Tucked in the limestone bluffs of the Upper Peninsula’s coast are the crumbling vestiges of an abandoned smelting town, Fayette. We go in search of the heartbeat of the past.
Featured in the July 2003 issue of Traverse Magazine. Subscribe.
We’re trying to make it to the U.P’s Garden Peninsula before nightfall, to a B&B near the ghost town of Fayette—a post-Civil War smelting boomtown that supported 500 people before going bust in the 1890s. Staff photographer Todd Zawistowski and I are on the last stretch, an 80-mile reach of U.S. 2 running west from the Mackinac Bridge. Though the scenery is a splendid mix of sandy Lake Michigan shore and dense U.P. forest, we’re tired, and to me it feels like the longest road in America. At the Garden Corners junction, where we’ll turn south down the Garden Peninsula’s flank, we spot a warning: “Last Gas Until State Park.” We fill our tank at Foxy’s Den, go in to pay and admire the mounted Sasquatch head on the wall.
The moment we turn and head down the Garden Peninsula, along the east shore of Big Bay de Noc, green spaces open up everywhere. Locals call this lush curl of land the Banana Belt because winters are mild and just about anything will grow here, including the rare dwarf lake iris.
We’re booked at Summer House B&B in the little village of Garden, a few miles north of the ghost town. Our hosts show us our rooms and then leave on a late-night fishing trip. Later, we’ll sleep in tall turned-wood beds until morning church bells break the quiet. But first: food. We head across the street to D&J’s on the Bay, a classic U.P. diner with Formica tables, senior-high portraits of local kids and fresh, ultra-crisp whitefish with cinnamon in the breading. We eat up. Then we turn our thoughts to tomorrow and our first chance to explore Fayette.
The Fayette of my imagination is a forgotten town, made of crumbling ruins and creaking houses where no one dares venture.
The real Fayette is a tourist haven—the abandoned town became a state park in 1959, and Fayette remains one of the nation’s best-preserved industrial-era town sites. What 76,000 visitors a year find here are 20 remaining historic buildings, with exhibits explaining the human investment that made this industrial town possible—displays like the old barbershop, with a chair and razors lined up at the marble counter. Fayette is not a dusty diorama; visitors step in the diorama. Still, there are buildings that are off-limits, with roped-off rooms and locked doors. Through them, I’m hoping to discover the more raw and unstaged Fayette.
As far as Fayette’s founder, Fayette Brown, was concerned, this piece of Lake Michigan coast was anything but something to just look at. Six years after the Civil War ended, Brown, an agent for the Jackson Iron Co., discovered this natural environment and prized it not for its beauty, but for the way it would help him make iron, and money. He believed it was destined to become a smelting town. Dolomite in the limestone cliffs that define the harbor was a necessary ingredient in purifying iron ore.
His plan was to harvest the dolomite by chiseling away at the bluff, then to fell the surrounding forests, and burn the wood into charcoal to fuel furnaces that would melt ore into iron. The only thing missing was the iron ore, and that would come south on the Peninsula Railroad from mines in Negaunee, near Marquette, and then float across Big Bay de Noc to Fayette. Brown bought the land from farmer Hiram Squires and immediately built a blast furnace, docks and charcoal kilns, and then slapped together some houses for a little village. Men arrived from Belgium, Canada and Great Britain to work.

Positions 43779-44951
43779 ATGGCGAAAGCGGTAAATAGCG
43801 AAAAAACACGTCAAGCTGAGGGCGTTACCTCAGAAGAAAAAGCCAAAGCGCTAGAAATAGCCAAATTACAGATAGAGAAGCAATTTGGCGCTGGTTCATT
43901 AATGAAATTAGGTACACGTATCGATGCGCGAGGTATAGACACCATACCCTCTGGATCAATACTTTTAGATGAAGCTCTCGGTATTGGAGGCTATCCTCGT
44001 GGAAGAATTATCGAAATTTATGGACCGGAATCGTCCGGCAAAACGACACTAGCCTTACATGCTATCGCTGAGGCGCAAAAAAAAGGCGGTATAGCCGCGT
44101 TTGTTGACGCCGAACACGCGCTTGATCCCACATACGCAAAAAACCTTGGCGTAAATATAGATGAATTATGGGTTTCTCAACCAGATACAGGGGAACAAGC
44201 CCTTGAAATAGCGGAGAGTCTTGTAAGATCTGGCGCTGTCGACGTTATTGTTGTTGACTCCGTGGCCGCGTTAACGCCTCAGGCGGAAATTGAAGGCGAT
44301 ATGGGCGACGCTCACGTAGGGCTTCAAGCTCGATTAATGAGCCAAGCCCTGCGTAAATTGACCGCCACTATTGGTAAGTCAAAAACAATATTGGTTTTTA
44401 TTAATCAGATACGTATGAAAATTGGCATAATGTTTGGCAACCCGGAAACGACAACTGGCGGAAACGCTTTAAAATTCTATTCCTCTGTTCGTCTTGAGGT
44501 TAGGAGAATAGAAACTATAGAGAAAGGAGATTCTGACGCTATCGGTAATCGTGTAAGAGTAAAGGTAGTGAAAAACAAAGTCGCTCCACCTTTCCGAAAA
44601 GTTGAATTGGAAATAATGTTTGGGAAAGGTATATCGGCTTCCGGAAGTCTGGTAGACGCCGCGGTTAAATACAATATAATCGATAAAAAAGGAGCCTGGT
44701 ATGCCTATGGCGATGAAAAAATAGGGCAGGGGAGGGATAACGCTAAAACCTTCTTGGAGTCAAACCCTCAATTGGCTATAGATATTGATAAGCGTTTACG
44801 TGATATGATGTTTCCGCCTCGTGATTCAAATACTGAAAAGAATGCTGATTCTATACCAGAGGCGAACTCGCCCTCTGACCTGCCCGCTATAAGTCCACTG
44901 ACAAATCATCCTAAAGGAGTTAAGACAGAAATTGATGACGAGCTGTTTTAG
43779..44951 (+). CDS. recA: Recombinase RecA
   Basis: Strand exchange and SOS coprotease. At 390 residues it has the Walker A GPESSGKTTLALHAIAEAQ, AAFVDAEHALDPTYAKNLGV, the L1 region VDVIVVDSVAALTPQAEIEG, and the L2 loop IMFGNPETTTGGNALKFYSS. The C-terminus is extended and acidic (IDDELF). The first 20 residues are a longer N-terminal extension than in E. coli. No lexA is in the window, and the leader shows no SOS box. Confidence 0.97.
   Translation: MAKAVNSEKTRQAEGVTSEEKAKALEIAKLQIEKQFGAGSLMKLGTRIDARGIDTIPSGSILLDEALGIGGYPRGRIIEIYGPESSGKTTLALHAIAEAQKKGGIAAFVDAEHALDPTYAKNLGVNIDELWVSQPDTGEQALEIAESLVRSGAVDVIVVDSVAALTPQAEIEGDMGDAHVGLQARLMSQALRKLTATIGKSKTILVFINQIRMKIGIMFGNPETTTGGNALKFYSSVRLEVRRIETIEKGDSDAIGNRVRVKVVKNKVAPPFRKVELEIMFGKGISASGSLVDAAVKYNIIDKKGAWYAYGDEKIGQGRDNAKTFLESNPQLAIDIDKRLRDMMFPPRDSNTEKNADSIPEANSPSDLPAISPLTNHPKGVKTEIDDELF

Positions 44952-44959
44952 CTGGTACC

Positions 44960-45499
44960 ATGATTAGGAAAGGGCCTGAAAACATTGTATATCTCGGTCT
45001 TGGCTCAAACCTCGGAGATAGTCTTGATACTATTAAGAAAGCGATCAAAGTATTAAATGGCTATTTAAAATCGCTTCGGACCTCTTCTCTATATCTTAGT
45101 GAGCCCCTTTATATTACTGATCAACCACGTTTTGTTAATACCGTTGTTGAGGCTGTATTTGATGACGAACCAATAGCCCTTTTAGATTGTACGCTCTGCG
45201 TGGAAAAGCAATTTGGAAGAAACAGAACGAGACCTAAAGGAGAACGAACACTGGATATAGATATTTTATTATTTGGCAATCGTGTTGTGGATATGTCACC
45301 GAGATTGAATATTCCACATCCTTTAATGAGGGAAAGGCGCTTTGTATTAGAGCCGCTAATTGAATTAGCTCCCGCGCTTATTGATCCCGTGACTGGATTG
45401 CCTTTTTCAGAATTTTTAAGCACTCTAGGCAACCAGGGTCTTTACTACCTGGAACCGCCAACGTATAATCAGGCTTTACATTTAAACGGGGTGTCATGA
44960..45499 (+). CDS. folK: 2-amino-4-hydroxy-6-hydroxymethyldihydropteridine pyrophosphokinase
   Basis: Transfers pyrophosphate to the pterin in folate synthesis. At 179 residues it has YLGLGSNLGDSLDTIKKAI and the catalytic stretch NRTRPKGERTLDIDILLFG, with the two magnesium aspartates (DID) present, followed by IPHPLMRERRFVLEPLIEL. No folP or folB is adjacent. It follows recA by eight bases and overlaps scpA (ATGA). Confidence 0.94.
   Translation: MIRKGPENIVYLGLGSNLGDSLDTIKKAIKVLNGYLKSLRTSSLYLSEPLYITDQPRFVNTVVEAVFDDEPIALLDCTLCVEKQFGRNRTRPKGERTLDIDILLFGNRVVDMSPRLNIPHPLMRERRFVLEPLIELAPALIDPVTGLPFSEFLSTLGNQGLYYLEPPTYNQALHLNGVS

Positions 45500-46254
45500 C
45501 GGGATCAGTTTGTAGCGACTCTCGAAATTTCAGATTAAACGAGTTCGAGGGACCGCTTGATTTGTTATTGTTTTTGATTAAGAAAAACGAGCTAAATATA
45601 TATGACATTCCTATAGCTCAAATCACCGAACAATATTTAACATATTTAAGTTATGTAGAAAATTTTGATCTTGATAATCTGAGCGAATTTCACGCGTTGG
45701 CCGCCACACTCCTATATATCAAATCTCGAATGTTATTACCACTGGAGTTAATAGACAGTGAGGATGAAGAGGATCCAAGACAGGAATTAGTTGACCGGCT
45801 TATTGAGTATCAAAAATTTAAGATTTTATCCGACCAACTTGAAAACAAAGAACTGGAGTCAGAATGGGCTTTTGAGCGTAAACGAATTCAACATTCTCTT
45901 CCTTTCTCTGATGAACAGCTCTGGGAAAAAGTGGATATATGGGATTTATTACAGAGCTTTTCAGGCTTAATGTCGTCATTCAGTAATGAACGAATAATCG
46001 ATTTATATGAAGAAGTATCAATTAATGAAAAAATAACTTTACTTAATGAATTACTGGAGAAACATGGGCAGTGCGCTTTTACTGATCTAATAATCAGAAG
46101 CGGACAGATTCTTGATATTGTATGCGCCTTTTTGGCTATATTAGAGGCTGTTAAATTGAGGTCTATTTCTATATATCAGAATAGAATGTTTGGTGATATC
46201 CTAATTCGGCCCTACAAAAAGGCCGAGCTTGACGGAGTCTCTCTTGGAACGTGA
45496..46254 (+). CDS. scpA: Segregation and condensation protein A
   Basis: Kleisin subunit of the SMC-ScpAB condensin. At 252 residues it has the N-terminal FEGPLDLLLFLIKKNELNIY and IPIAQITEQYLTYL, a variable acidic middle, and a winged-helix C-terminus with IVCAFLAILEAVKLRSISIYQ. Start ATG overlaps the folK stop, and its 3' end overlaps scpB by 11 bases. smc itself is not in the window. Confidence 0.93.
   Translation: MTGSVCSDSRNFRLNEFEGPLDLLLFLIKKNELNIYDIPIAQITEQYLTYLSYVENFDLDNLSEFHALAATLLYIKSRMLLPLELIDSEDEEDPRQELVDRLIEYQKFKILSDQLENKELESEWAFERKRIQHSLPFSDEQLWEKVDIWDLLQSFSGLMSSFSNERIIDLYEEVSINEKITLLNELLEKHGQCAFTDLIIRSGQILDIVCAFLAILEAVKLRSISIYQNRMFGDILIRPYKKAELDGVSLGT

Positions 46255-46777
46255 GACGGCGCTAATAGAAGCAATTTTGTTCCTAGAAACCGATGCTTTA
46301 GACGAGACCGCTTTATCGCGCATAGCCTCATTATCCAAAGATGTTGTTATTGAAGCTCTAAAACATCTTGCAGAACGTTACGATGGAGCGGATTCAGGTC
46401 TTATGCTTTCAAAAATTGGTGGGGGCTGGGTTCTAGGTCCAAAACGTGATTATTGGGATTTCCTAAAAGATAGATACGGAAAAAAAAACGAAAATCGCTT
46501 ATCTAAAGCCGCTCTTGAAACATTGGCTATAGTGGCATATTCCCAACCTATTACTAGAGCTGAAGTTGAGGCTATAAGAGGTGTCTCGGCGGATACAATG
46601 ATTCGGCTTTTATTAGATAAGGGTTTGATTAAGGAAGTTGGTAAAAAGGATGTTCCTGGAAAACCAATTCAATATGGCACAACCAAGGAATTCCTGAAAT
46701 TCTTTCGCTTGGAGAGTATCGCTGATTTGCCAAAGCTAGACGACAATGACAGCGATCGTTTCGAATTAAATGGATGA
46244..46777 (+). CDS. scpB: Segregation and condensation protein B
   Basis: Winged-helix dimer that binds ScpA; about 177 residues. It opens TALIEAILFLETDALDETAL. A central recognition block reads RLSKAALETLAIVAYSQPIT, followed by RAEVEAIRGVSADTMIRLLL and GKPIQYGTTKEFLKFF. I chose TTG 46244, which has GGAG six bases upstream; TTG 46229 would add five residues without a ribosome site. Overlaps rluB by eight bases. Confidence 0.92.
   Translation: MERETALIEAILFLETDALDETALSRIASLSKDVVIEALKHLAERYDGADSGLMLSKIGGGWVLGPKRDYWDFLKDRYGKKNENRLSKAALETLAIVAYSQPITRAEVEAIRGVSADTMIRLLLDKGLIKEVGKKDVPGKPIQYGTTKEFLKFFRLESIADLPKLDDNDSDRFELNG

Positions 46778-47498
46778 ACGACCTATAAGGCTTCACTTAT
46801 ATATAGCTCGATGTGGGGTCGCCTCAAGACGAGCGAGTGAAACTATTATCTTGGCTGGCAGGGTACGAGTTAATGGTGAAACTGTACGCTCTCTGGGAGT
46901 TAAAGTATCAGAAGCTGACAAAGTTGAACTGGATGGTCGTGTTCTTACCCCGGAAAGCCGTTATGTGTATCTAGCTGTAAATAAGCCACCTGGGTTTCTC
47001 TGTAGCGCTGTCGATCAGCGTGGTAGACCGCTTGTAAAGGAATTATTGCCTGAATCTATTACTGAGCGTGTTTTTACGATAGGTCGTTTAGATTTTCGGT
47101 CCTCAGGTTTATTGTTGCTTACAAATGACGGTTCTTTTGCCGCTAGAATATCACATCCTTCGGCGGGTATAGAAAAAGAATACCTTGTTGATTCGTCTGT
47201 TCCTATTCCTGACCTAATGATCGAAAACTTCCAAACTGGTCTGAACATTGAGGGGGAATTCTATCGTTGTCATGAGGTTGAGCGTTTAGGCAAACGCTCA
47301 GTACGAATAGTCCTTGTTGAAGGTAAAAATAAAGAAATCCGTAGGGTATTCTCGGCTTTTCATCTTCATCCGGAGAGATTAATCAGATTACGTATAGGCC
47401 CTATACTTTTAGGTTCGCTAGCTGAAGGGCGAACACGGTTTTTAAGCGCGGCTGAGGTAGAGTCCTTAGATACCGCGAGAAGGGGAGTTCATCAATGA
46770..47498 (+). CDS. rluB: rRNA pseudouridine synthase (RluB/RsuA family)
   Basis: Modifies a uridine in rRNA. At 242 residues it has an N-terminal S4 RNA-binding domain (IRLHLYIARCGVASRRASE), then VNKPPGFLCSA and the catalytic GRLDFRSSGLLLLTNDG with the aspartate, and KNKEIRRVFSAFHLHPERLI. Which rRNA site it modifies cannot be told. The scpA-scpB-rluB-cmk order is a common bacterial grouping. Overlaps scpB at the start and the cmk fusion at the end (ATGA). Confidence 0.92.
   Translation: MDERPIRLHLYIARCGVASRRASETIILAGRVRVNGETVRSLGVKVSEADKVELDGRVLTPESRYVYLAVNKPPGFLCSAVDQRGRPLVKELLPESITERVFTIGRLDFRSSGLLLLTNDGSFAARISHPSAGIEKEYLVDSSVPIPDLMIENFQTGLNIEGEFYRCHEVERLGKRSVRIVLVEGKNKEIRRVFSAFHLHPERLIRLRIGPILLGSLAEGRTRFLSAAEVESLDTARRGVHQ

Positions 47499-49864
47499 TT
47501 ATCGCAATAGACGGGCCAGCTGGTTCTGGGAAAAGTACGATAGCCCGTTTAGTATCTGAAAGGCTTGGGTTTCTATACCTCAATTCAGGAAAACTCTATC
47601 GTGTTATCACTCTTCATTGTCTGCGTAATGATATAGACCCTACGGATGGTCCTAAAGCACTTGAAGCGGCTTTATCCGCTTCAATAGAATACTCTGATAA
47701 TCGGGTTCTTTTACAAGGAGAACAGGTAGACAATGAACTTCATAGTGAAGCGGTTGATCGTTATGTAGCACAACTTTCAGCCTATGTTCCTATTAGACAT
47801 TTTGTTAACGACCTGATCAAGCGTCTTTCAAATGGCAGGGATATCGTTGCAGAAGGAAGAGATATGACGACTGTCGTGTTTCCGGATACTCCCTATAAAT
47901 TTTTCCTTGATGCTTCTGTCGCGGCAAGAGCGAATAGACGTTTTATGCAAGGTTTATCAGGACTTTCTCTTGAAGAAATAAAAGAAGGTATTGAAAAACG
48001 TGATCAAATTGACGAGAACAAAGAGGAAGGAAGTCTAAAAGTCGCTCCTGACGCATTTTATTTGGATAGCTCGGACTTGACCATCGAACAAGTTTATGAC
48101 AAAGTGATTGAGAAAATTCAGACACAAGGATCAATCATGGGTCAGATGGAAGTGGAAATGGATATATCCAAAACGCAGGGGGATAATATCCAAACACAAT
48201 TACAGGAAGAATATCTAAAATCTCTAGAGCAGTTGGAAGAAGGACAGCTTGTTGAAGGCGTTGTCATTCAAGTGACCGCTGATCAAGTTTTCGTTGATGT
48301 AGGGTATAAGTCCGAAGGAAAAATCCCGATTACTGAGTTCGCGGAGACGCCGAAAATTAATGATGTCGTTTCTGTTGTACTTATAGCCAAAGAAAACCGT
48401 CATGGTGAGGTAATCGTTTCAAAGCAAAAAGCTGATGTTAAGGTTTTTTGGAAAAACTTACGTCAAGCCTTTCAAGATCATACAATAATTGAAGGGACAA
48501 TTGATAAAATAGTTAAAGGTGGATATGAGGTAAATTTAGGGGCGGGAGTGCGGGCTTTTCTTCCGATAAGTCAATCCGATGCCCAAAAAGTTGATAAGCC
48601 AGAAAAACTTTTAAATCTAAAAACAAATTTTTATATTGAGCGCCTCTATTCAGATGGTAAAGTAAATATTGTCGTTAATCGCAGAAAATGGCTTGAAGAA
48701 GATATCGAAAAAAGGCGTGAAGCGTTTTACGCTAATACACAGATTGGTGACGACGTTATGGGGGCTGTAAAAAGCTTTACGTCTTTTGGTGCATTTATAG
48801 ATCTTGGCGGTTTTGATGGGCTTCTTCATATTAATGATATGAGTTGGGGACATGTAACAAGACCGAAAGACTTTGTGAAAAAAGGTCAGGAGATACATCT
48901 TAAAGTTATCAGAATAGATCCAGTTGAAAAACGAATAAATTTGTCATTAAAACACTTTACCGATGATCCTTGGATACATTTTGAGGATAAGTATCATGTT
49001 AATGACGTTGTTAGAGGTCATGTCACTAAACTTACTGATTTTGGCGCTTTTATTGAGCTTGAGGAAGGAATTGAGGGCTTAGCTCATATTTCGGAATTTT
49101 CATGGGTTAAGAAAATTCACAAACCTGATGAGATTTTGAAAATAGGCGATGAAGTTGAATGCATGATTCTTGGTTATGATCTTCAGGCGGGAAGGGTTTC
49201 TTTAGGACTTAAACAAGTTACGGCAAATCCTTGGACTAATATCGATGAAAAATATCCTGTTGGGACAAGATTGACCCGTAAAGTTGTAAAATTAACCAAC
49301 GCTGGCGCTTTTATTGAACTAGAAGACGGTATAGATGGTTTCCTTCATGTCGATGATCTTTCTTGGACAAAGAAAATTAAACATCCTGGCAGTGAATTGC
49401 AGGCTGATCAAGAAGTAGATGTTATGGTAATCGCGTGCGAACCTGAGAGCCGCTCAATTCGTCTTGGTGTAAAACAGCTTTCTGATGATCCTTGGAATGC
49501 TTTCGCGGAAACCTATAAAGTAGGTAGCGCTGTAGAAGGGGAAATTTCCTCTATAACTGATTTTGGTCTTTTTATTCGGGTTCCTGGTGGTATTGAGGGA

It wasn’t easy labor. Charcoal makers stacked wood 10 feet higher than their heads inside bee-hive-shaped kilns, then lit and tended fires to char it. Other men hacked away at the coast’s cream-colored bluffs looking for dolomite. Some stooped over bellows all day, pumping blasts of air to fuel the furnace fire. Perhaps the worst job was in the dizzying heat of the casting house forging bars of the final product, pig iron. Workers who poured the molten iron into sand casts said the iron reached for the molds like a suckling pig to a sow.
As with so many boomtowns, Fayette’s financial apocalypse was inevitable. In 24 years the larder of resources was depleted. The trees, gone. Then a more efficient smelting process was developed out East, driving down the price of iron and rendering the Fayette operation costly and obsolete. The company closed in 1891, leaving behind two hulking furnaces, an empty hotel, hundreds of houses and displaced families. Some moved to other parts of the Garden Peninsula to farm or fish. Others left altogether. Meanwhile, the wild began to return, turning the site of the grubby town green again.
Soft grass now carpets the floor of the old company store in the middle of town, nourished by sun that pours in where the roof long ago vanished. All the window glass has long since been punched out, and the open rectangles frame pictures of the summer scenery—sailboat masts, blue water, white limestone bluffs. Chunks of white mortar have calved away to expose scraps of red brick. It looks like an ancient Roman bathhouse.
As romantic as it looks now, this three-story warehouse was built for business. This was where the townspeople bought tobacco, molasses, cheese, kettles, axes, corsets and buttons that came by boat from Detroit, Chicago and Milwaukee. Workers’ tabs were taken directly out of their paychecks.
This was all part of the grand plan: Fayette Brown designed Fayette to be a contained, autonomous society whose sole purpose was to make iron.
All men lined up once a month in the superintendent’s office to collect their wages, or what was left of them after the company exacted its fees. A copy of the old Jackson Iron Co. payrolls shows that coal-forker Trout Dooghe made $44.80 for 28 days. He took home $18.28, the rest going to pay off his store debt and his doctor’s fees.